Evolution of immune surveillance and tumor immunity: studies in Xenopus

Authors

  • Jacques Robert,

    Corresponding author
    1. Department of Microbiology and Immunology, University of Rochester School of Medicine and Dentistry, Rochester, New York, USA.
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  • Nicholas Cohen

    1. Department of Microbiology and Immunology, University of Rochester School of Medicine and Dentistry, Rochester, New York, USA.
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  • Acknowledgements
    Research from the authors' laboratory has been supported by NIH grants R37 HD-07901 and RO1 CA-76312 and an award from the University of Rochester, Previous and ongoing collaborations with Dr Louis Du Pasquier of the Basel Institute for Immunology and Drs Pramod K. Srivastava and Antoine Ménoret of the University of Connecticut are gratefully appreciated.

Jacques Robert, Box 672, Department of Microbiology and Immunology, 601 Elmwood Avenue, Rochester NY 14642, USA, Fax: I 716 473 9573, e-mail: robert@uhura.cc.rochester.edu

Abstract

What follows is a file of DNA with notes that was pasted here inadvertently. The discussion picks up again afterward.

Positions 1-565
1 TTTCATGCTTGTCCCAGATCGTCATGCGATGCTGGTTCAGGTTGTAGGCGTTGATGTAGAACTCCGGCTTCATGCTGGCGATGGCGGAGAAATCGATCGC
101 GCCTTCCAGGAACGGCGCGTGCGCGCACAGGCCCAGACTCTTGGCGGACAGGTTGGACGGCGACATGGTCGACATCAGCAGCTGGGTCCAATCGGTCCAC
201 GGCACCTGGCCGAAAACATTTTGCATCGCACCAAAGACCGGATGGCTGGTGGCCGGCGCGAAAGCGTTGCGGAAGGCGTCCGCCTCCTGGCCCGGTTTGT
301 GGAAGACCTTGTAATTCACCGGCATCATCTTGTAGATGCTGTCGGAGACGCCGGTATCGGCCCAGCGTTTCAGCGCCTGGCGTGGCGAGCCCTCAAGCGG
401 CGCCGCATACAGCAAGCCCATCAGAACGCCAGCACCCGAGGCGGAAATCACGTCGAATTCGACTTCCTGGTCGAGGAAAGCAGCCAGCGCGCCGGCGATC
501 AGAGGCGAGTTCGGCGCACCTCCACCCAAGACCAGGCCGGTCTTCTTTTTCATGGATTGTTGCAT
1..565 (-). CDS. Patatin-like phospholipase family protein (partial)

Summary: We have developed a novel experimental model of cancer immunity in the frog, Xenopus, which may provide a useful alternative to murine tumor models and a way to assess whether the control of tumor development is a fundamental function of the immune system of vertebrates. In Xenoptis, tumor immunity can be studied in two developmentally distinct immune systems. The larval immune system reflects characteristics of an ancestral system that appears to function without classical MHC class I antigen presentation and an efficient effector mechanism. The adult system appears more highly evolved in that it is remarkably similar to that of mammals and is able to generate a potent antitumor response. This amphibian model also provides a unique system with which to investigate a postulated role of heat shock proteins as components of an ancestral system of antigen presentation and/or immune surveillance that predates the antigen presentation pathway that exclusively involves MHC molecules.

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